Dodo1
 2 years ago
Best ResponseYou've already chosen the best response.0Oo.. I see, Thank you. It was very clear! really cool :)

zepdrix
 2 years ago
Best ResponseYou've already chosen the best response.0If you were to simplify this down, you would get,\[\large f'(g(x))=8x^7\] Which we know is correct, because we could have easily approached this example without using the chain rule.\[\large y=(x^2)^4=x^8\]And we know the derivative will match what we got from the chain rule example.

zepdrix
 2 years ago
Best ResponseYou've already chosen the best response.0It's a weird concept :d you're like.. making copies of stuff.. but teachers never use that type of language to describe it. So I dunno lol

Dodo1
 2 years ago
Best ResponseYou've already chosen the best response.0no, you explain well. i always get confused and could not tell wether i should use chain or product.

zepdrix
 2 years ago
Best ResponseYou've already chosen the best response.0So we applied the derivative of the left side,\[\large \frac{d}{dx}(thing)^2 \qquad \rightarrow \qquad 2(thing)(thing)'\] right? :O

Dodo1
 2 years ago
Best ResponseYou've already chosen the best response.0haha thats even more clear haha def, taking note

Dodo1
 2 years ago
Best ResponseYou've already chosen the best response.0could we back to the first question?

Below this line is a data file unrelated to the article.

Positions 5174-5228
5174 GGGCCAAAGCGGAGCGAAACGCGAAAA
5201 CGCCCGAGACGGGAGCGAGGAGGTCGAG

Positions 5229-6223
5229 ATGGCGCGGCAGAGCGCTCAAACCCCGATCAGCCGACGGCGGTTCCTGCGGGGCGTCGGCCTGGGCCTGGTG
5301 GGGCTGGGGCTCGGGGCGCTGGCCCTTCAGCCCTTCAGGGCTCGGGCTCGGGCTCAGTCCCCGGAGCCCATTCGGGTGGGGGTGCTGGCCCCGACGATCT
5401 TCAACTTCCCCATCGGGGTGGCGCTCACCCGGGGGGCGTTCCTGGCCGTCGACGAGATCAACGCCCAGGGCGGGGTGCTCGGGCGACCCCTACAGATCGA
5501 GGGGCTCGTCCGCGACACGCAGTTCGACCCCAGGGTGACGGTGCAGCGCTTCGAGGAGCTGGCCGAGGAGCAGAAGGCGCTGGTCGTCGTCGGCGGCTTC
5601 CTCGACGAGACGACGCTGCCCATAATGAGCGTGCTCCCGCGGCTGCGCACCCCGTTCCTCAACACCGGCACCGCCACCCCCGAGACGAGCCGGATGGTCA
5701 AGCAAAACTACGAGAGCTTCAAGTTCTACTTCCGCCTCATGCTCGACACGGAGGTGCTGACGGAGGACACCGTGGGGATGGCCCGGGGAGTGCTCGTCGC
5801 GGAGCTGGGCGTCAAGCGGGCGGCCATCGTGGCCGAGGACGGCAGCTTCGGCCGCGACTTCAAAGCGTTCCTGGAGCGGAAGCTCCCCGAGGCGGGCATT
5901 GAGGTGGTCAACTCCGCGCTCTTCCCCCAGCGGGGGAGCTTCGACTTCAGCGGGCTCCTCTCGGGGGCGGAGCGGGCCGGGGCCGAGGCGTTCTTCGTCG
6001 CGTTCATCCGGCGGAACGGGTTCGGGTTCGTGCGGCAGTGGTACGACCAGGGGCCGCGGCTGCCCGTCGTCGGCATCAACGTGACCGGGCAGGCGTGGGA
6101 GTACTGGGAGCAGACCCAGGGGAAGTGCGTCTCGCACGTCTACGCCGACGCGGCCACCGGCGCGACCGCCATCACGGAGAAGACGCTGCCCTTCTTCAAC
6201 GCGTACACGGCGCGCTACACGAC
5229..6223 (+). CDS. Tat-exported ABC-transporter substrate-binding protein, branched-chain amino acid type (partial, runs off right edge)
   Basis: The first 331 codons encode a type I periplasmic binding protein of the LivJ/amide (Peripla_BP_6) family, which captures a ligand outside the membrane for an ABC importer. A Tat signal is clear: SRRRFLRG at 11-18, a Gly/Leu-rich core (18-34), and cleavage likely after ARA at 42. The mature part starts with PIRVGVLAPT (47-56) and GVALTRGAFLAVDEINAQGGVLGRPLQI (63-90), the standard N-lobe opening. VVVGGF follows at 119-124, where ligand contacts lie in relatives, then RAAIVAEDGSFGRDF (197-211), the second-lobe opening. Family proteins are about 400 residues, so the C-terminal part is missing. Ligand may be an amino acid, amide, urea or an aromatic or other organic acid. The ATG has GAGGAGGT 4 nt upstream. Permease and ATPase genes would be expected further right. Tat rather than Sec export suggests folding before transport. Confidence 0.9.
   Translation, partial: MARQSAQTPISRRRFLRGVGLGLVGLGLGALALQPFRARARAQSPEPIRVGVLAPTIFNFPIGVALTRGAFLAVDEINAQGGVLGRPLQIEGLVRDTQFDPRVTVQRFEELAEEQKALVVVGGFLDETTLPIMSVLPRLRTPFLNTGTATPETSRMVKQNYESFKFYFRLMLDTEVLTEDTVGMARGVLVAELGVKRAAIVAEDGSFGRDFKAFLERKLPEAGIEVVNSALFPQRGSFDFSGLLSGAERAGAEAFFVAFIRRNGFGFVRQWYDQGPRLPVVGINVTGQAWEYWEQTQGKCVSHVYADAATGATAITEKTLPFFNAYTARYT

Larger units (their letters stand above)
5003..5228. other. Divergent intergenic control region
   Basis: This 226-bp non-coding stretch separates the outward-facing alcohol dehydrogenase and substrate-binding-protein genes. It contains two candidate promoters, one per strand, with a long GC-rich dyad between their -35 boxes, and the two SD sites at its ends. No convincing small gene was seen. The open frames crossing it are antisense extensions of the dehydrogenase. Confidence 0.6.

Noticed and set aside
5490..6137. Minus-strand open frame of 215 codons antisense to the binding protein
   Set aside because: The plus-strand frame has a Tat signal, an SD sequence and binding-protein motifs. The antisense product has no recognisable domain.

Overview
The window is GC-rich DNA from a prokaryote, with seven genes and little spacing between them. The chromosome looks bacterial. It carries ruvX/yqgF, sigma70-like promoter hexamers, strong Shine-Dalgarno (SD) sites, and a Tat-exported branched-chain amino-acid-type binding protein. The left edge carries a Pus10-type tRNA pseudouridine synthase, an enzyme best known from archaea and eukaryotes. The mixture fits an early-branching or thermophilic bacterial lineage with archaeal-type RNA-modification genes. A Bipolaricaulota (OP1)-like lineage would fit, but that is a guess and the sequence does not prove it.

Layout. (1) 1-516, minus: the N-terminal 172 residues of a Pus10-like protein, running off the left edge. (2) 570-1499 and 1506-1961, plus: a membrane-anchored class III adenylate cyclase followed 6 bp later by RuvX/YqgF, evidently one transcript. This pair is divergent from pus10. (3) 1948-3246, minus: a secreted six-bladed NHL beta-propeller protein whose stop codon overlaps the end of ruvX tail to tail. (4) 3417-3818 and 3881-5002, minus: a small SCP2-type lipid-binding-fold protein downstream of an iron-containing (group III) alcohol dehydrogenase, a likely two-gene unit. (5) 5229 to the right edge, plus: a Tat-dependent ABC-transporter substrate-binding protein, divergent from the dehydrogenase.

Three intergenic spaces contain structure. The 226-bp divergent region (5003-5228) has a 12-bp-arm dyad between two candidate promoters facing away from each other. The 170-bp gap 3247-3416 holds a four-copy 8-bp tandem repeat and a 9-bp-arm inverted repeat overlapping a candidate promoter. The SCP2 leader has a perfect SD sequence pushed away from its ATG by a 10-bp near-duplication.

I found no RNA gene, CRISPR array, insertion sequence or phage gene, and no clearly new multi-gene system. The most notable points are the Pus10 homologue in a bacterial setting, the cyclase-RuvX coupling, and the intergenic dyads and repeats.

zepdrix
 2 years ago
Best ResponseYou've already chosen the best response.0This one? :o \[\large 2(x^2+y^2)^2=25(x^2−y^2)\]

Dodo1
 2 years ago
Best ResponseYou've already chosen the best response.0I see the chain rule now, (x^2+y^2)^2?

zepdrix
 2 years ago
Best ResponseYou've already chosen the best response.0\[\large 2(x^2+y^2)\]That's the derivative of the outer function yes? The square on the brackets. But the chain rule is telling us to make a copy of the inside, and take it's derivative.\[\large 2(x^2+y^2)(x^2+y^2)'\]

zepdrix
 2 years ago
Best ResponseYou've already chosen the best response.0\[\large 2(x^2+y^2)(2x+2y)\]So we should get somethingggggggg like this, yes?

Dodo1
 2 years ago
Best ResponseYou've already chosen the best response.0:O why two in the fron of the bracket? I understand the (2x+2y) tho

zepdrix
 2 years ago
Best ResponseYou've already chosen the best response.0You applied the power rule to the outer function \(\large \left(\qquad \right)^2\)

Dodo1
 2 years ago
Best ResponseYou've already chosen the best response.0power rule and chain double? :O

zepdrix
 2 years ago
Best ResponseYou've already chosen the best response.0Power rule the outside, make a copy of the inside, take derivative of copy.

zepdrix
 2 years ago
Best ResponseYou've already chosen the best response.0Since we took our derivative with respect to x, any time we differentiate a variable that IS NOT x, like y for example, we have to apply the chain rule, and multiply by y'.

zepdrix
 2 years ago
Best ResponseYou've already chosen the best response.0\[\large 2(x^2+y^2)(2x+2y\color{royalblue}{y'})\]See this blue term? We took the derivative of a variable that is not x, namely y, so a y' popped out.

Dodo1
 2 years ago
Best ResponseYou've already chosen the best response.0mmmmmm.... Ok. I think :/

Dodo1
 2 years ago
Best ResponseYou've already chosen the best response.0so whenever its chain rule i put y' in the end?

zepdrix
 2 years ago
Best ResponseYou've already chosen the best response.0No. Let's not think of that portion as chain rule, I think that's just going to confuse you. Whenever we take the derivative of y, we will multiply by y'. We don't throw it on the end, we always attach it to the y that we're taking the derivative of.